Hey folks, this is the complete code for the animation I showed here:

Hey folks, this is the complete code for the animation I showed here: https://plus.google.com/115124694226931502095/posts/84B3q8sRJWz

Play with it, tweak it, create beautiful animations!
And please show your results here to the community.

Code: https://gist.github.com/StefanPetrick/c856b6d681ec3122e5551403aabfcc68

@Daniel_Garcia @Mark_Kriegsman In case you guys decide one day to continue the work on the library I hereby suggest to make this animation (or an improved version) a part of the official FastLED examples in case that feels appropriate to you.

Thank you @Stefan_Petrick . I wasn’t quite getting the code you posted earlier plugged in and working but I have this running now. Will play around with some of the variables since I have it running on a small 8x4 matrix. Great stuff.

@marmil Cool, please report how it goes. On such a small matrix you might need to adjust the (at the moment) hardcoded noise points which are used for the controlling. Also the factor for scale_x and scale_y might need an adaption. Or you render it as it is but use only a 8x4 area for displaying. I´ll think about how to make this more universal usable without fiddling arround. 8x4 is really small. Challenging.

@Stefan_Petrick Which lines have the hardcoded noise points?

@marmil : 105, 108, 112, 115, 116, 144
You can replace those 6 controlling values by any other random position within the noise array.

I used the 4 edges of the array and the right and left entry from the middleish line.

The more far away the points are from each other the better (the more alive it becomes).

Does it make sense to you?

@marmil I updated the gist and replaced the hardcoded numbers by formulas based on Width and Height. https://gist.github.com/StefanPetrick/c856b6d681ec3122e5551403aabfcc68

@Stefan_Petrick Here’s my initial venture of trying to dial something in last night. I was playing with those controlling values, but not fully understanding what they were doing. Also I imagine I should pay more attention to the x y scale since my matrix is wide (8x4).

And thank you for the code update. I just tried that out and it basically works right out of the box now on my tiny and non-symmetrical matrix. Cool.

Great and thanks for testing, @marmil . Good to know that it works even on a 8x4 now. Is there still any line in the code I could help to understand?

Lines 113,114:
scale_x[0] = 8000 + (noise[0][0][CentreY] * 16);
scale_y[0] = 8000 + (noise[0][Width-1][CentreY] * 16);
Why 8000?

and lines 124,125:
if (data < 11000) data = 11000;
if (data > 51000) data = 51000;
Why 11000 and 51000?

Good questions. Answers to line 113: 8000 is basically the minimum for the zoom factor. If it is set smaller it is more likely to happen that you see just a plain color all over the matrix. Too far zoomed in = boring. To this set minimum the modulated value is added. If you increase the factor 16 you zoom more out = very small structures. Tends to flicker. Answers to line 124: I looked at the output from inoise16 and noticed that most of the time the values are in the range between 11000 and 51000. Basically the range is 0 - 64k but most of the time the values are in this middle range. So I decided to use just this part of the given results because there “is the music playing” and I cut the rest of by limiting. That helps mainly in the colormapping to don´t waste color resolution with values that maybe appear once every hour. It´s moving permantently all over the selected range now = if we are limited to 8 bit colors we better use the full possible range permanently in order to have smooth edges. The next 2 lines (the subtraction and division) scale this limited value down into the range of 0-255. Not precisely but for sure <255. Now we have a byte value we can work with. Next question, please! :slight_smile:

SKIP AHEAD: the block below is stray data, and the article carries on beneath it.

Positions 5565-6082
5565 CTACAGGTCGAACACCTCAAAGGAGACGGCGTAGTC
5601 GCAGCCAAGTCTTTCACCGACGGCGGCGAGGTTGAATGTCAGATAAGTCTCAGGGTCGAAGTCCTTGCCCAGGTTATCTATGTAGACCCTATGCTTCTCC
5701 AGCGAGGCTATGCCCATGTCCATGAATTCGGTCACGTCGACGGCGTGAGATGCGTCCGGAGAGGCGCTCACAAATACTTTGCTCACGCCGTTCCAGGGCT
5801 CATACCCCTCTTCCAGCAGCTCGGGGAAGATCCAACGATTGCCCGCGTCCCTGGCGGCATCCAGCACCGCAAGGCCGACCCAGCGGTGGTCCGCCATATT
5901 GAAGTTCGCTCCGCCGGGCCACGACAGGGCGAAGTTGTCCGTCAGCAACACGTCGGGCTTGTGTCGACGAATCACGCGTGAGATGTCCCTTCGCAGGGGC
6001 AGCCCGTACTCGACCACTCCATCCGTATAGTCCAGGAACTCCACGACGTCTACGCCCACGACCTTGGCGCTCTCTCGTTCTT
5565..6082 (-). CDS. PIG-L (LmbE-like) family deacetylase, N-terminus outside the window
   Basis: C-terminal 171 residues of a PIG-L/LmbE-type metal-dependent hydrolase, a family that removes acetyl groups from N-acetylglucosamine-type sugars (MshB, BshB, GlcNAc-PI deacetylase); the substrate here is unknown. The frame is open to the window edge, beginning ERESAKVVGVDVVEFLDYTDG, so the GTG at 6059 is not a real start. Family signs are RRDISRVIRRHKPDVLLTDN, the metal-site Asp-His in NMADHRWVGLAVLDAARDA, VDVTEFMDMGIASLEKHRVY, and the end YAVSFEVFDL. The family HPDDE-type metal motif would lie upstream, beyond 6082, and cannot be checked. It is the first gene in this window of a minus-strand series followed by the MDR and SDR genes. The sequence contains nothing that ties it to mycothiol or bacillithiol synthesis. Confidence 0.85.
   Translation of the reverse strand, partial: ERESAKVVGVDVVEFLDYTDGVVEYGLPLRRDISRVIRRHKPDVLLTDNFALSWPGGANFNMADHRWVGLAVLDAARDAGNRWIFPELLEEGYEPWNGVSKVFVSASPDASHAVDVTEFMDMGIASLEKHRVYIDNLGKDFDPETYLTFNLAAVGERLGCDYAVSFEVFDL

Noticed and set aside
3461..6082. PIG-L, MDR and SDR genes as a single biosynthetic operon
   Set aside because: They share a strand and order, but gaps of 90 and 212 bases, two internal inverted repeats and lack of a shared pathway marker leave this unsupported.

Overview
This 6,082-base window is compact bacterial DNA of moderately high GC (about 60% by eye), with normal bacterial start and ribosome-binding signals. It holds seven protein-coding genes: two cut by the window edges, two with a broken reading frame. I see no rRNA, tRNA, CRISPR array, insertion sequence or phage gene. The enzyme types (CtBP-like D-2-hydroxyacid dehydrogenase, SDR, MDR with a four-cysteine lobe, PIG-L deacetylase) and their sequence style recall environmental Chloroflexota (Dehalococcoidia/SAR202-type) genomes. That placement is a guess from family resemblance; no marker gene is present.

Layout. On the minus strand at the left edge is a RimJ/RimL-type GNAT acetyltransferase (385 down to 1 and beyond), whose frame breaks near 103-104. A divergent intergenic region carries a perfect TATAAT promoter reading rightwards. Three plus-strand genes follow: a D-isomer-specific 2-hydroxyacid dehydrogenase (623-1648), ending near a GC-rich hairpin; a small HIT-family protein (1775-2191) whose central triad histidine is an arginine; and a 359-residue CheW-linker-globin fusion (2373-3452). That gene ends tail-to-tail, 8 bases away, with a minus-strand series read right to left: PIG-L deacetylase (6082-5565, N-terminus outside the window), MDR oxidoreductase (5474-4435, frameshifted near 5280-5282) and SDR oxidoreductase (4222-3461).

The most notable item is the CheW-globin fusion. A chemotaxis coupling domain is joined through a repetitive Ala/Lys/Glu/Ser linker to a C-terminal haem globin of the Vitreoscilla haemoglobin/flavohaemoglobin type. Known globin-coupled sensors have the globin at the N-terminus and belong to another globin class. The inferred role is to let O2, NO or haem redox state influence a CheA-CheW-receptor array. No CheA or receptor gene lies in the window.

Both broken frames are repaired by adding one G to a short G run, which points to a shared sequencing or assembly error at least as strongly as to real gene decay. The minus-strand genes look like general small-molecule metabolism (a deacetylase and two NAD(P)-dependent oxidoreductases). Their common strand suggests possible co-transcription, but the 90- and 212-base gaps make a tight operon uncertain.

Okay, I got the particularly erratic movements smoother now by averaging every control point over 4 neighbor noise values. The code looks really crazy now… I also added a noise influence causing the colormapping to become slightly desaturated controlled by the noise. That adds a bit more “breathing” to the animation. What do you think? Improving the effect or over the top? https://www.youtube.com/watch?v=xFCByH6AcJc&feature=youtu.be

Thanks for the explanations of those values. I have messed with most of them now and found some values I like/that seem to work on my matrix. Here’s a new tweak with things rather slowed down so those more erratic movements are now rather subtle (but it also causes it go nearly still for a bit now and then).

I was planning to mess with the saturation too. Good idea to add another level of variety.
I really like your new version with less erratic moves and call it an improvement!

Looking good, @marmil ! And a nice dolly shot - how did you do that?
You might like to also try stuff like
ctrl[1] = (noise[0][Width-1][0] + noise[0][Width-2][0] + noise [0][Width-1][1] + noise[0][Width-2][1]) / 4;
Later you can use this ctrl[1] instead of a single point like noise[0][0][0]

It was just hand held and then stabilized.

And on an 8x8 matrix: https://youtu.be/nxDAMdjX--Q

Great! At which framerate is this running? I will show some v2.0 with even smother movements and fades soon.

~103 fps with an Arduino Nano and WS2812B.

Cool @Thomas_Runge ​. :slight_smile:

Btw @Stefan_Petrick ​, I think my example with a Teensy 3.0 and LPD8806 LEDs was showing about 1000 fps.

Beautiful! I love the pixel grid. What did you make that from?